photograph of Leucoselenia nautiliaLeucoselenia nautilia

drawings showing growth forms of sponges Leucosolenia nautilia and L. eleanor

 

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Research study 5
 

For over a century we have known that the cellular components of sponges can be dissociated. This is easily done by squeezing a bit of sponge, such as Halichondria panicea, through fine-mesh cloth. The resulting cells lose their specialised form and function, and dedifferentiate into a more primitive crawling form. The cells crawl about until they meet up with other cells like themselves, to which they adhere, and within a few days a new sponge has formed, complete with pumping chambers, water channels and chimneys, and possessing all of the diverse cell types of the adult sponge.  If the cells of two different species are dissociated and mixed together, they will crawl by one another to meet up with cells like themselves, and the two species faithfully reconstitute themselves.

NOTE the purple sponge Haliclona sp. also works well

NOTE  in this new form the cells are essentially stem cells, in that they have the potential to develop into any type of specialised cells in the adult body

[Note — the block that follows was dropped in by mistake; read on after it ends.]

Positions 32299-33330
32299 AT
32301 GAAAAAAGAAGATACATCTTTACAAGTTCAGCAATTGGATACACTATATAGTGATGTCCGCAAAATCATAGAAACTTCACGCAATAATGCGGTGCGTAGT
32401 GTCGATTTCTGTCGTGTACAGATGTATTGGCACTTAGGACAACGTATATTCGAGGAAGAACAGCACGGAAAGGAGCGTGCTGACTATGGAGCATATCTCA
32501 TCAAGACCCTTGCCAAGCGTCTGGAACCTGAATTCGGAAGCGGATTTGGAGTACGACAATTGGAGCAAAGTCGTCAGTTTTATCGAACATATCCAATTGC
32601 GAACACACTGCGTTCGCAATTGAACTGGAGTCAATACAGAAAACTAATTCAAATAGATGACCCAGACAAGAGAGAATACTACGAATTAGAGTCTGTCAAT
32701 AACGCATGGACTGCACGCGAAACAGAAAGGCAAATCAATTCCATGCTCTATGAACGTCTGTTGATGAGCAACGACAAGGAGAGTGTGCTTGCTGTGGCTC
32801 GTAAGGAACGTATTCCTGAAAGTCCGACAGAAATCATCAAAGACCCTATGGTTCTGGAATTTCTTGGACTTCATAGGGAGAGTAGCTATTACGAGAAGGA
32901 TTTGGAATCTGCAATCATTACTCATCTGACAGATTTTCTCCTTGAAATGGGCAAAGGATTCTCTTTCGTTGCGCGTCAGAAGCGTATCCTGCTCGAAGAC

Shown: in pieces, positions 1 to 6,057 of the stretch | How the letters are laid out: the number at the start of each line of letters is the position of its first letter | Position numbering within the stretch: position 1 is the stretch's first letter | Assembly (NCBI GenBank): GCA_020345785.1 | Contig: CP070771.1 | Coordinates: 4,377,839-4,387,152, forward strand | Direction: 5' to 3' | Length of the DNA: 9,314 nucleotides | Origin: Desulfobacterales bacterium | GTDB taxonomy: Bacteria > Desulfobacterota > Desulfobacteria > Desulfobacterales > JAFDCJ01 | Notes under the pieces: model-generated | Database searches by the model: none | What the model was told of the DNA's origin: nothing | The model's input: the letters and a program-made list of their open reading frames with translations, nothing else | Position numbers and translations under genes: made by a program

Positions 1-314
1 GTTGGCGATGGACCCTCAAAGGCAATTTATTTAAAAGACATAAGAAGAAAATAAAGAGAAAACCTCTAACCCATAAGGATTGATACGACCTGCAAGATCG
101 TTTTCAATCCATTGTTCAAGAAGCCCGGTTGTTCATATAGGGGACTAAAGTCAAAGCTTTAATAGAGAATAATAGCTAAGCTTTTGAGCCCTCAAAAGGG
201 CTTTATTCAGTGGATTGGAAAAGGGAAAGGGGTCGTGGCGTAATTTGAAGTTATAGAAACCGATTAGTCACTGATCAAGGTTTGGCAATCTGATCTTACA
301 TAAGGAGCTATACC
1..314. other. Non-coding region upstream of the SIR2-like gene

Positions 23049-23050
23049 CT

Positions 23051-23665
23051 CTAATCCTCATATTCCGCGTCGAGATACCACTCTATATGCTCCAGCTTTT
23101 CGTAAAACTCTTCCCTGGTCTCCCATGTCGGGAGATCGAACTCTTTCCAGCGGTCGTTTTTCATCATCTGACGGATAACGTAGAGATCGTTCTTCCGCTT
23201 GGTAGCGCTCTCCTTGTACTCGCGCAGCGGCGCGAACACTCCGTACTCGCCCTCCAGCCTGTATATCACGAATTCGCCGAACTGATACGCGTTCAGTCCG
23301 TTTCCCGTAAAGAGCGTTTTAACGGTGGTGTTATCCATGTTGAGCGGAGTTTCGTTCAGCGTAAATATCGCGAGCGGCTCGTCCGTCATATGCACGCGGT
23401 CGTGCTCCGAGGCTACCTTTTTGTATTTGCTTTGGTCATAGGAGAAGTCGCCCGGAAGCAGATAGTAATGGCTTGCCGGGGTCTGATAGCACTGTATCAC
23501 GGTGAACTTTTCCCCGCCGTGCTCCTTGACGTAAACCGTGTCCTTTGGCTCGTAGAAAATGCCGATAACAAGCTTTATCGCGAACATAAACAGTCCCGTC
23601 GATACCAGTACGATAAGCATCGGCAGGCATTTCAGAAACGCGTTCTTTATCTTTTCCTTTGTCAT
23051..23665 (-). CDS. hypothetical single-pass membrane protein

series of photographs showing dissociation and reassociation of cellular components of a sponge Halichondria Day 0: squeezed through meshDAY 0: Halichondria is squeezed through mesh series of photographs showing dissociation and reassociation of cellular components of a sponge Halichondria Day 2: cells begin to dedifferentialtDAY 2: cells begin to dedifferentiate series of photographs showing dissociation and reassociation of cellular components of a sponge Halichondria Day 4: cells crawl about and begin to reaggregateDAY 4: crawling cells begin to aggregate series of photographs showing dissociation and reassociation of cellular components of a sponge Halichondria Day 5: reaggregating cells are clearly visibleDAY 5: aggregations are easily visible series of photographs showing dissociation and reassociation of cellular components of a sponge Halichondria Day 6: small sponges are formingDAY 6: small sponges are forming throughout the mix